Remind Me Who I Am, Again
At the beginning of the 1990s, Linda Grant’s mother, Rose, was diagnosed with Dementia. In Remind Me Who I Am, Again Linda Grant tells the story of Rose’s illness and tries to reconstruct the history of their Jewish immigrant family, stalking them from Russia and Poland to New York and London. Writing with humour and great tenderness, Grant explores profound questions about memory, autonomy and identity, and asks if we can ever really know our parents.
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LibraryThing ReviewUser Review - wandering_star - LibraryThing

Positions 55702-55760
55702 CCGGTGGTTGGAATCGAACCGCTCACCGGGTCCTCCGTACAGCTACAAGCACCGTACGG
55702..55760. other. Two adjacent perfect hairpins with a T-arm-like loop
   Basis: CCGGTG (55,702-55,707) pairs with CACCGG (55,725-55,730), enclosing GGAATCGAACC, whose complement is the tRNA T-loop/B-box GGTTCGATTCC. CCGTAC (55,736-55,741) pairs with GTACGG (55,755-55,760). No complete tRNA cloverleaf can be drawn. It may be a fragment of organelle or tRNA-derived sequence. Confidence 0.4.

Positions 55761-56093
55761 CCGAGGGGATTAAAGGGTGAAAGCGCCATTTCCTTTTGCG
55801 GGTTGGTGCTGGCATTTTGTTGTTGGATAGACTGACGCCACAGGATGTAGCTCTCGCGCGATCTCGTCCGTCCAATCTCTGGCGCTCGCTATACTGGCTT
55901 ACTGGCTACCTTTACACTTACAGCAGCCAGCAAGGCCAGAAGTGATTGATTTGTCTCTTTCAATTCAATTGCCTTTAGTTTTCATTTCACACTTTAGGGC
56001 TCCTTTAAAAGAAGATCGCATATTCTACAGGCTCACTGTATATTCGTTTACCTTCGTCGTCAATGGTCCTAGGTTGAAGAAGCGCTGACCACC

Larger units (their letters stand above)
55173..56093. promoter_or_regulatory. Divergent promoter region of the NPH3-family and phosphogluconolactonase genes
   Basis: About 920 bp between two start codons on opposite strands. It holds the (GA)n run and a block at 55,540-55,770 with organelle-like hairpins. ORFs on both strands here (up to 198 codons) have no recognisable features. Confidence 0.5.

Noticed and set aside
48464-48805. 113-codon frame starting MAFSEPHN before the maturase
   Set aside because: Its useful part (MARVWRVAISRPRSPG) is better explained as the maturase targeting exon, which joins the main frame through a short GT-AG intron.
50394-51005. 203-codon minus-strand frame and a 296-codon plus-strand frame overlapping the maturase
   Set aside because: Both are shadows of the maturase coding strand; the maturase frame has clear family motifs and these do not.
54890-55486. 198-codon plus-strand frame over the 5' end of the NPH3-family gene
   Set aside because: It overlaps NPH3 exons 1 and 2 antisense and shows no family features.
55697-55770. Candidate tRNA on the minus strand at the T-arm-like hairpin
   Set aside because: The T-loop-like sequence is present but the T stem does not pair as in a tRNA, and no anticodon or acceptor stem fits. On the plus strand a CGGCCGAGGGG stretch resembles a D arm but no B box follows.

This memoir focuses on Linda Grant's mother's decline into dementia; it also covers her complicated relationship with her mother, and the generations represented by her mother - within the Grant ... Read full review
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Alzheimer’s Disease bought Bournemouth brain brother called child childhood coat cousin daughter dead dementia Devon Street didn’t died doesn’t door dress eidetic memories everything eyes father feel flat Frankie Vaughan friends Gerda Charles Ginsberg girl gone grandfather hair head Homburg hat home help hospital husband I’ve Iola isn’t Jewish Jewish Care Jews John Bridgewater kitchen later leave letter Linda Linda Grant live Liverpool Lomza London look Marina married memory Michele says mind morning mother mother’s never night once Oxford parents past people’s perhaps person photographs remember rings round Sefton she’s sister someone Sonia stay Steven Rose story talking tell there’s thing thought told turn Uncle walk want to go watch wedding week weekend what’s Who’s woman wouldn’t Yiddish you’re